This is just an incomplete list of fruits. If we wanted to make a list of all the fruits, the list would be at least twice as long.
We mainly show calories in fresh, raw and sugar-free fruits. These are natural plant foods that are better for losing weight. Dried fruits have a high-calorie count and it is best to avoid most of them until we reach our goals. We include data in our tables as they are our sweetener of choice. If we compare the calories of fruit per ounce, we compare its caloric density. Caloric density is the key to effective weight loss. We want to keep the caloric density of our diet at 35 calories per ounce.
I have a slight obsession for dry, chopped dates in my shakes. They give a lot of sweetness to the smoothie and go very well with bananas. They are also extremely rich in calories. This is true for most dried fruits.
The reason many fruits are low in calories is due to the high water content. Think of a raspberry or a blackberry. It’s mostly water. The dried fruit removes all the water. What’s left are a lot of calories. A cup of dried dates has more than 400 calories.
Raisins, dates, figs and other dried fruits have a lot of calories. If you want a lot of calories from the fruit, start with dried fruits. You can even add
Cranberries are remarkable because they have a lot more calories than other berries. Berries are certainly one of the healthiest forms of fruit. Cranberries are a great food and there is a good reason for that. The list of health benefits of blueberries is too long to list here. There is evidence that they help the heart, brain, immune system, eyes and blood to stay healthy.
Not only that, they also taste great and are one of the few blue fruits. There is an idea that a whole diet should include many different colors of food because each different color food contains different foods. What is bluer than a blueberry?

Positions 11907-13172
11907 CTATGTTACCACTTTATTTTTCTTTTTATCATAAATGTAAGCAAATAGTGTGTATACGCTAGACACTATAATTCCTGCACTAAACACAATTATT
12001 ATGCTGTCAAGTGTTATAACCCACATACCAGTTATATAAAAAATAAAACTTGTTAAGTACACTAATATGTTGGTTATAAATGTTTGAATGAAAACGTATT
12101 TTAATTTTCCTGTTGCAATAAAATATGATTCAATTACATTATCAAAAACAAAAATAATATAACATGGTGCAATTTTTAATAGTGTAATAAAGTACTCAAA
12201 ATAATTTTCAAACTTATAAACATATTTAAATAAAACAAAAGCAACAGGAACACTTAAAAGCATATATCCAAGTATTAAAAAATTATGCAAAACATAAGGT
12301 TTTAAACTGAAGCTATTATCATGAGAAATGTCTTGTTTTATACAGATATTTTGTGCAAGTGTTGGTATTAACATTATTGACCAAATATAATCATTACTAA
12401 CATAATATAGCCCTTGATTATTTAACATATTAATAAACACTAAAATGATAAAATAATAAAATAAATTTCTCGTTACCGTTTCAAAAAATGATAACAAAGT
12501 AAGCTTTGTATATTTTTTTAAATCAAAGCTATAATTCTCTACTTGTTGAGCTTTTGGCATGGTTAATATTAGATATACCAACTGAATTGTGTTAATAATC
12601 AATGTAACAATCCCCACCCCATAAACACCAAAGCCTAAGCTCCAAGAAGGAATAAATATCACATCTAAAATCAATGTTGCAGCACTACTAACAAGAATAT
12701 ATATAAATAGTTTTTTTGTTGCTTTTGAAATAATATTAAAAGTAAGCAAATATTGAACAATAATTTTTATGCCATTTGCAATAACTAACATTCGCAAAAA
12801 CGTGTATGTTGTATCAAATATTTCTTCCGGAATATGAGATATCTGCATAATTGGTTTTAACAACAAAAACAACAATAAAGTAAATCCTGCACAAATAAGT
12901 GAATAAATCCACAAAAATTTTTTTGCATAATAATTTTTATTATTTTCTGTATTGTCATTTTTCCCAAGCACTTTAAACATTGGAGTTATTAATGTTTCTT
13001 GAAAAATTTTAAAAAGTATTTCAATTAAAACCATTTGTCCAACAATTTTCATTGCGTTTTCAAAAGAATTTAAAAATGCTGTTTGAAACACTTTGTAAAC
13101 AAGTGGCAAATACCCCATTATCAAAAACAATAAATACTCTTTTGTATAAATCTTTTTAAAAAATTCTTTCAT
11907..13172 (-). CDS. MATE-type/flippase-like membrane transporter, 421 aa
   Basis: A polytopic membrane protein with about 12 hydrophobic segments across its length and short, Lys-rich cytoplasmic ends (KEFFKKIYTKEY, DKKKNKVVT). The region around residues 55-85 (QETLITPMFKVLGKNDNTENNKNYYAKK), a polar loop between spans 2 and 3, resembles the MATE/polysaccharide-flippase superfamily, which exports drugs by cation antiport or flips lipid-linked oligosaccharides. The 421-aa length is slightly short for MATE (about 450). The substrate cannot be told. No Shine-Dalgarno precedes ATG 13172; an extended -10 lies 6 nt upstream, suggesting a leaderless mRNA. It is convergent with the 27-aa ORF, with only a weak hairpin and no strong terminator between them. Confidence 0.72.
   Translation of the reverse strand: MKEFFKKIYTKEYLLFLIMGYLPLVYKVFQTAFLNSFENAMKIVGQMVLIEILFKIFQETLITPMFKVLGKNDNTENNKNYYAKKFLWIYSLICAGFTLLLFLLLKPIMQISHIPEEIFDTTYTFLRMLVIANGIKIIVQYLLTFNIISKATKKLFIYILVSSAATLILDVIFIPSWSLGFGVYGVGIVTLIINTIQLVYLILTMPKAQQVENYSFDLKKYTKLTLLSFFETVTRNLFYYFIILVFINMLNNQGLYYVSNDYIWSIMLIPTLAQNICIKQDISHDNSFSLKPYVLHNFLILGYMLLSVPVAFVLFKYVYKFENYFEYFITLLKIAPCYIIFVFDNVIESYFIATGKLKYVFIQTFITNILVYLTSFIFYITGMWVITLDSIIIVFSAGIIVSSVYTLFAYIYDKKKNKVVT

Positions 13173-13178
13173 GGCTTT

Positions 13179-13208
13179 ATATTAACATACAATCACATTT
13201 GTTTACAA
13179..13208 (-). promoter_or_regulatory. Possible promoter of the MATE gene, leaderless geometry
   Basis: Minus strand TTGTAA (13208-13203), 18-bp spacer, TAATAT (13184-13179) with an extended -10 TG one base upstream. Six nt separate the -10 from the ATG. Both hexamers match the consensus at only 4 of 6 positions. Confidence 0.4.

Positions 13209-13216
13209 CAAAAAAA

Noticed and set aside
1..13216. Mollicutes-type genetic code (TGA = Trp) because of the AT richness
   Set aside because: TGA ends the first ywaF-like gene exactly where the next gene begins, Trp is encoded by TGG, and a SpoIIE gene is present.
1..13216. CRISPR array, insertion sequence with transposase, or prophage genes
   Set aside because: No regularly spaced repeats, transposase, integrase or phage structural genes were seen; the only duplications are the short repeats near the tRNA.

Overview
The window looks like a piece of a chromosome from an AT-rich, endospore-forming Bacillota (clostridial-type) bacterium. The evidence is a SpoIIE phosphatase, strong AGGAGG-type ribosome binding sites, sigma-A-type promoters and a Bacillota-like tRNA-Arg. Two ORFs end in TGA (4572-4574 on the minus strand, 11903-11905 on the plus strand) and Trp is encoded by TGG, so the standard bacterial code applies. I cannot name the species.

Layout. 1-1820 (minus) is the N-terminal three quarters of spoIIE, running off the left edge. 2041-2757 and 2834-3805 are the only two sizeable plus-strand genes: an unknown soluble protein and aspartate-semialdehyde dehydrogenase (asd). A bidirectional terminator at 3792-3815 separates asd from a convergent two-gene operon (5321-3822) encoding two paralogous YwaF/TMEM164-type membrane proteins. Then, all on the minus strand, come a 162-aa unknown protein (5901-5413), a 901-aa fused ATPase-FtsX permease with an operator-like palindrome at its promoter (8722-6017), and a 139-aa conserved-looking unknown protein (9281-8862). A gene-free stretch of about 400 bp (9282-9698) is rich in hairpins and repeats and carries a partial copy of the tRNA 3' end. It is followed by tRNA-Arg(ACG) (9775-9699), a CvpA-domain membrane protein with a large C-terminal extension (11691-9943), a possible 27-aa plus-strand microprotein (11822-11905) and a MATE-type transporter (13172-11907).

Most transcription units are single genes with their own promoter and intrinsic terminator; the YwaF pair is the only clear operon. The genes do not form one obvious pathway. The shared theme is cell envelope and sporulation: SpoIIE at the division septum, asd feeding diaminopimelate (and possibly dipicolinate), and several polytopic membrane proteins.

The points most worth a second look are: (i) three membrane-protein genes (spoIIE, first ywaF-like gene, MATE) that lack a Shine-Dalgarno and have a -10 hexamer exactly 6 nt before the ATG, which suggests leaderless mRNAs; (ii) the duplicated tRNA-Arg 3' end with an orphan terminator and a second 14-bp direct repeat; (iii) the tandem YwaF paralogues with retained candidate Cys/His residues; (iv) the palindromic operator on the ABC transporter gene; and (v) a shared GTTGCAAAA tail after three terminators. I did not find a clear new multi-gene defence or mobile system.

Coconut comes in many forms like Coconut water, coconut milk, coconut cream. All are different and have different caloric and nutritional values. For example, coconut cream has many more calories than coconut water. This is because most of the calories in a coconut are in your flesh or meat. Although coconut is not technically a fruit, it is quite close.
The coconut meat is like the fat-rich avocado. A cup of coconut meat has about 283 calories. Coconut meat is a good source of manganese, potassium, and copper.
If we know that how many calories watermelon then we will understand the importance of watermelon. Watermelons are mostly water, about 92 percent, but this refreshing fruit is soaked with nutrients. Each juicy bite contains significant amounts of vitamins A, B6 and C, many lycopene, antioxidants and amino acids. There is even a modest amount of potassium. In addition, this summer snack par excellence is fat-free, very low in sodium and contains only 40 calories per cup.
“Foods rich in antioxidants and amino acids help our body function optimally,” said Angela Lemond, a dietitian in Plano, Texas, and spokesperson for the Academy of Nutrition and Dietetics. “Antioxidants help prevent damage and cancer, amino acids are the building blocks of the protein, and protein is used in virtually every vital function of the body.”